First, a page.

### Boolean

In most computer programming languages, a Boolean data type is a data type with only two possible values: true or false. Related to this, Boolean (named after George Boole) may also refer to: Boolean algebra, a logical calculus of truth values or set membership.

Most programming languages, even those that do not have an explicit Boolean type, have support for Boolean algebraic operations such as conjunction (`AND`

, `&`

, `*`

), disjunction (`OR`

, `|`

, `+`

), equivalence (`EQV`

, `=`

, `==`

), exclusive or/non-equivalence (`XOR`

, `NEQV`

, `^`

,`!=`

), and negation (`NOT`

, `~`

, `!`

).

In Python from version 2.3 forward, there is a `bool`

type which is a subclass of `int`

, the standard integer type.^{} It has two possible values: `True`

and `False`

, which are "special versions" of 1 and 0 respectively and behave as such in arithmetic contexts. In addition, a numeric value of zero (integer or fractional), the null value (`None`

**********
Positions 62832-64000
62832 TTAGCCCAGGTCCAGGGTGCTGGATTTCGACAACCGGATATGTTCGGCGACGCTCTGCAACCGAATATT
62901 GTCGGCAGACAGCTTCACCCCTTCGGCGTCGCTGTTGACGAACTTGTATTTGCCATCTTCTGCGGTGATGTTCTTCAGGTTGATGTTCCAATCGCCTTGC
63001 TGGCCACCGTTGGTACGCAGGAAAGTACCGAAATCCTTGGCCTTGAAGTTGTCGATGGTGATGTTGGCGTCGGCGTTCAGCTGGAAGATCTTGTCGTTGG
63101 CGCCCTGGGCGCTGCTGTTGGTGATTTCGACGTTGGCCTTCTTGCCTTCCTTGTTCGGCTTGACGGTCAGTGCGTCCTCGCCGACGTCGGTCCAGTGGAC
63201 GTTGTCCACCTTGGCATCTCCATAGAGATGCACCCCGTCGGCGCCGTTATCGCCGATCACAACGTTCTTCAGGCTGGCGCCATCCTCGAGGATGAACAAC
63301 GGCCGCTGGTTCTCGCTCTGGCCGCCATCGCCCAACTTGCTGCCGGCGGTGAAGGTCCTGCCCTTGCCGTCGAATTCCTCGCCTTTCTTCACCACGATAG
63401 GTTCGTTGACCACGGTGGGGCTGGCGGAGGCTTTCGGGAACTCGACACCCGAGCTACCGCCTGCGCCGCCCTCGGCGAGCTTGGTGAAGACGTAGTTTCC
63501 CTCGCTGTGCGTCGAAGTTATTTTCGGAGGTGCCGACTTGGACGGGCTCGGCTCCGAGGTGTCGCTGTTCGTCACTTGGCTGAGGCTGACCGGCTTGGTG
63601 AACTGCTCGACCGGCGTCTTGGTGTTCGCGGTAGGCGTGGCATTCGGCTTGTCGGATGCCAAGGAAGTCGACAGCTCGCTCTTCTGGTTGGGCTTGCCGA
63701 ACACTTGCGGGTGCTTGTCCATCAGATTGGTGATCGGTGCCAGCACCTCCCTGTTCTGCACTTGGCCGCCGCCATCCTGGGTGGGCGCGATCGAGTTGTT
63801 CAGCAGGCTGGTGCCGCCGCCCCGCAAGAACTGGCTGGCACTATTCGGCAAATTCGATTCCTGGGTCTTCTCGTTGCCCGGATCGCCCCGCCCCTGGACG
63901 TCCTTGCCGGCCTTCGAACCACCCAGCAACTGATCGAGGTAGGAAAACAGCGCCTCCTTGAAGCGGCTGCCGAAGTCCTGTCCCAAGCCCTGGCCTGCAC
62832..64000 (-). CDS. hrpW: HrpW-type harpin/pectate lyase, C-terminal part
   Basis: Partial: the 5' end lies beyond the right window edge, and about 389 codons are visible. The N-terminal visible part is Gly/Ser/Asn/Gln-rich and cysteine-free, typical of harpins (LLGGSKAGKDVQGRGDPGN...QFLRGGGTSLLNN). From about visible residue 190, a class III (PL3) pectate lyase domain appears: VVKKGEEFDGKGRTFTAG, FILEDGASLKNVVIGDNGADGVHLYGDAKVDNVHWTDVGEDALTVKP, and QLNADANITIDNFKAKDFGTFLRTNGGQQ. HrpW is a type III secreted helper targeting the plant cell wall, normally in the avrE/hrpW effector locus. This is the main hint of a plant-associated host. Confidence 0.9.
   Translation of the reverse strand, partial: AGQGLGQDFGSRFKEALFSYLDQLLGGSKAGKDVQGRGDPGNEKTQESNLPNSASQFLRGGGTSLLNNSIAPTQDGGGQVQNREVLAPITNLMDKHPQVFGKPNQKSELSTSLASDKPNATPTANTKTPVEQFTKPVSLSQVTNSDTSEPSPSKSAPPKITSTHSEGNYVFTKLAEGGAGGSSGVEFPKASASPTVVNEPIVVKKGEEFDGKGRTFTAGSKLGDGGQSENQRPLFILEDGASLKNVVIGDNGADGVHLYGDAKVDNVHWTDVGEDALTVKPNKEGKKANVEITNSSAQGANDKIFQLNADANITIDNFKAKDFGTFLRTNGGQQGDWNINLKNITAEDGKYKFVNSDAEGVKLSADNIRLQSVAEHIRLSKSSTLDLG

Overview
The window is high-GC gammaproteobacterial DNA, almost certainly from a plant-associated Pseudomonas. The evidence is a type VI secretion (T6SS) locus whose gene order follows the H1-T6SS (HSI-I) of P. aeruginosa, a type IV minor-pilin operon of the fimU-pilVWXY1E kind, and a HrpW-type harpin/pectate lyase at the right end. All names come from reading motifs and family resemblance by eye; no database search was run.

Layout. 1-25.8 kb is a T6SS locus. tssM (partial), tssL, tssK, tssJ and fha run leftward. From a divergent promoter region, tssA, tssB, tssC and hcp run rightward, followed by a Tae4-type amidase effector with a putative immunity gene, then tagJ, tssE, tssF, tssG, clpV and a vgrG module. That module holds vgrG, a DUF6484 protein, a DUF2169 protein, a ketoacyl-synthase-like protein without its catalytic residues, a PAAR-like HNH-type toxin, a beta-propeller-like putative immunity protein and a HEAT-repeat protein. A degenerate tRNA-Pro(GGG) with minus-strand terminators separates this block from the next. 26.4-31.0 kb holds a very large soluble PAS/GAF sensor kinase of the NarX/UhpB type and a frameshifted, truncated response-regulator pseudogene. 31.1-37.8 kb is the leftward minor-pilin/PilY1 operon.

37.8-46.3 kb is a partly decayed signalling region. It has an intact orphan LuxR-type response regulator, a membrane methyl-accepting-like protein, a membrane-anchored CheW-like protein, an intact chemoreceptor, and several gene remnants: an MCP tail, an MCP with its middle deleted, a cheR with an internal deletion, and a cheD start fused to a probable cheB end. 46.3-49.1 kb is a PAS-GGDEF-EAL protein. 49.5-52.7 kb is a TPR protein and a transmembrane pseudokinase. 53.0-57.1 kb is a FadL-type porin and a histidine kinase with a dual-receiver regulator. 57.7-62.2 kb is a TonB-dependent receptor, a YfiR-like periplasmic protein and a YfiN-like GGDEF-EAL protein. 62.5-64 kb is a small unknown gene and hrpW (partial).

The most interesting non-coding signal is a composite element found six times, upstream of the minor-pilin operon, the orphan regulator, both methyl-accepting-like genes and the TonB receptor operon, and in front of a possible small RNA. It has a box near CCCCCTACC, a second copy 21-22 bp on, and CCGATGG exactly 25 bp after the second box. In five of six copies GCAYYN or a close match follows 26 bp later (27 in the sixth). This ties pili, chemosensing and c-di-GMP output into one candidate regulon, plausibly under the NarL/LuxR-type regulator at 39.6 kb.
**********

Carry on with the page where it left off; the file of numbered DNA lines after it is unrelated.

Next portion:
), the empty string, and empty containers (i.e. lists, sets, etc.) are considered Boolean false; all other values are considered Boolean true by default.^{} Classes can define how their instances are treated in a Boolean context through the special method `__nonzero__`

(Python 2) or `__bool__`

(Python 3). For containers, `__len__`

(the special method for determining the length of containers) is used if the explicit Boolean conversion method is not defined.